Transparency is key if your company is dependent on the good will of others

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Most Canadians remember where they were last winter when they heard the terrible news about the Humboldt Broncos bus crash that killed 16 people, most of them young hockey players. Horrified, many of us searched for ways to help.

A local mother quickly set up a GoFundMe page as a way to lend her support in the hopes of raising $10,000 to assist the victims’ families. In just 12 days, the fund ballooned to $15.2 million thanks to more than 140,000 donations from people in 87 countries.

It was the largest amount ever raised in Canada via GoFundMe, and among the most successful fundraising campaigns in the crowdfunding platform’s history. But the Humboldt campaign had to be shut down amid percolating disputes about how to divide the torrent of incoming cash. The money was eventually transferred into a trust managed by a Saskatoon law firm.

The entire saga has raised difficult questions for crowdfunding companies and illustrated how easy it is for such campaigns to spiral out of control. How to ethically divvy up the cash became a critical question in Saskatchewan, and that of course spurred scrutiny of GoFundMe’s business model. Was it fair that the company made a profit of 30 cents to every dollar donated and charged a processing fee of 2.9 per cent?

None of it has made for great marketing material for GoFundMe. While originally designed to drive participation in important causes to help improve people’s lives, Humboldt proved how easily crowdfunding campaigns can become problematic, not to mention illustrating how some other companies use tragic events to profit. Indeed, in some cases, for all the good they do, crowdfunding campaigns can sometimes make life more complicated and stressful for people already dealing with the trauma of loss.

Many crowdfunding companies also grapple with embarrassingly trivial campaigns, like engaged couples seeking honeymoon funds or a television director looking to create a pitch for a pilot called FatManFit. And there have been allegations about fraudulent campaigns, including the recent scandal about a New Jersey couple and a homeless veteran who conspired to fabricate a story that led to more than $400,000 in donations — and will soon result in hefty fines and possible jail time.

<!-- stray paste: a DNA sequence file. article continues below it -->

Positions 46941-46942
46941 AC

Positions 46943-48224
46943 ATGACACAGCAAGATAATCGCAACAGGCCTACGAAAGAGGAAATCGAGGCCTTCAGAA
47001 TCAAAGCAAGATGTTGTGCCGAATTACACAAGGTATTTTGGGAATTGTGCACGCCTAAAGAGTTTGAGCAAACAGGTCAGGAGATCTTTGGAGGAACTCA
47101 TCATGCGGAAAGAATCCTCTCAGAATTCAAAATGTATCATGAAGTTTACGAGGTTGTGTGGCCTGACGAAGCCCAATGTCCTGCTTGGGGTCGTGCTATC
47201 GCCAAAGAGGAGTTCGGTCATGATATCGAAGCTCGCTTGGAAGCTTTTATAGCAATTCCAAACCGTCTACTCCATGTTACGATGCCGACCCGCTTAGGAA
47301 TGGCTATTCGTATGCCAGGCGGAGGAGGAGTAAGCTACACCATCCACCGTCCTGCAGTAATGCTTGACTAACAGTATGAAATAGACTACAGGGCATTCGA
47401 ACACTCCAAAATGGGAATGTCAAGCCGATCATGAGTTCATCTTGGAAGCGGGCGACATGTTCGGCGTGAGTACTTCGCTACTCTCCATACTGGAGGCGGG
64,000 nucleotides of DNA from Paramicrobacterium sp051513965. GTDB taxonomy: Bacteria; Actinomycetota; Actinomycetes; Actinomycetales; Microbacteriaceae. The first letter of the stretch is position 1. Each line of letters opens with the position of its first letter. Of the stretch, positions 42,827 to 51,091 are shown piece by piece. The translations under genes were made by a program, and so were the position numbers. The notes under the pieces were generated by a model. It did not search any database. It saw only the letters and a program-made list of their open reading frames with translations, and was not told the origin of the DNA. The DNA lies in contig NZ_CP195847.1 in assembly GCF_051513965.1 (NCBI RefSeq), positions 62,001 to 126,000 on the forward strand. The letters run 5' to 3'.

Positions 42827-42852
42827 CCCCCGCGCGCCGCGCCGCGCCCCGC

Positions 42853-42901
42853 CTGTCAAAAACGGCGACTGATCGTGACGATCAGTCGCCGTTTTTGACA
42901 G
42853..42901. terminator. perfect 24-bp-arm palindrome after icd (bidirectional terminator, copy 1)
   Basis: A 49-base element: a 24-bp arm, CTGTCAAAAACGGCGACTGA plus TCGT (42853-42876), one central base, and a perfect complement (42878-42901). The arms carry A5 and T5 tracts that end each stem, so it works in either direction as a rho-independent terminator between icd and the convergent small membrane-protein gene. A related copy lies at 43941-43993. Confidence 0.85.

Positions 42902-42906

What are some lessons brands can take away from these examples?

Companies like GoFundMe, Kickstarter and other crowdfunding platforms must constantly evaluate the security measures they have in place and figure out how best to screen people who are setting up campaigns.

They also need to be clear in their public communications and marketing messaging about how funds are distributed, and to draw a very clear line in the sand between legitimate causes and brazen attempts at cash grabs by dubious people over self-serving or frivolous causes.

Every crowdfunding company should also have something like GoFundMe’s “VIP team” that works with campaign organizers to guide them through the process of equitably distributing funds. GoFundMe deployed its team when the Humboldt fund swelled into the tens of millions last spring.

Being completely transparent about these efforts and communicating them loudly and concisely to the public should be a key part of advertising and marketing strategies for crowdfunding companies, especially since they seek to tap into the good will of citizens and communities. Their reputations depend on it.

They must also have a clearly defined corporate social responsibility (CSR) strategy in place, along with a comprehensive issues and crisis plan. This will help to assure the public of their commitment to ethical practices and due diligence, and ensure there’s an actionable plan in place in case things go wrong.